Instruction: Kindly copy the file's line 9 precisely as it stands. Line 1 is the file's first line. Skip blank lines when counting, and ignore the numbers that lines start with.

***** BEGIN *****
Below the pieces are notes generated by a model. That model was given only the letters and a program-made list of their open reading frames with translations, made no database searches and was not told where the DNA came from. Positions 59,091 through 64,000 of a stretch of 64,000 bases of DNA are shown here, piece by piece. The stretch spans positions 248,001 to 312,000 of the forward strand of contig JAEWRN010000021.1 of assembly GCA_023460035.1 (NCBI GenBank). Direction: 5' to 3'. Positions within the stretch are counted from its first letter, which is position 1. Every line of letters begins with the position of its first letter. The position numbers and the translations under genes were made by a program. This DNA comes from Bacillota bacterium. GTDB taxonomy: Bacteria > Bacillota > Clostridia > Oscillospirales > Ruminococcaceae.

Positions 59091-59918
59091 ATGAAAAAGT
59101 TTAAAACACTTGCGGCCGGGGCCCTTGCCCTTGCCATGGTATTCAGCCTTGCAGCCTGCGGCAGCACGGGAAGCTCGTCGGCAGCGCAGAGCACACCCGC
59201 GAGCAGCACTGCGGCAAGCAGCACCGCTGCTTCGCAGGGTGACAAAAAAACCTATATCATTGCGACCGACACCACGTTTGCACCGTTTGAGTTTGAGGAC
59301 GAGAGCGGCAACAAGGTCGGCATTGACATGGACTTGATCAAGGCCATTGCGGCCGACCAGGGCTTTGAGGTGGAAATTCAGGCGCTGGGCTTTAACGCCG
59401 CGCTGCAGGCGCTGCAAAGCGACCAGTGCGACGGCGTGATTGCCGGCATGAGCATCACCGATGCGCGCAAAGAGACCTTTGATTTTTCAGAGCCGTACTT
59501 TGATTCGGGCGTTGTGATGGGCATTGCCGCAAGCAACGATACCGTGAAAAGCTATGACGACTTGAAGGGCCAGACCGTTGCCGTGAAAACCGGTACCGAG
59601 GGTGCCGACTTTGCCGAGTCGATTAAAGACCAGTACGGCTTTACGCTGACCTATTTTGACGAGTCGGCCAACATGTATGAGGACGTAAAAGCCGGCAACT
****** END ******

59601 GGTGCCGACTTTGCCGAGTCGATTAAAGACCAGTACGGCTTTACGCTGACCTATTTTGACGAGTCGGCCAACATGTATGAGGACGTAAAAGCCGGCAACT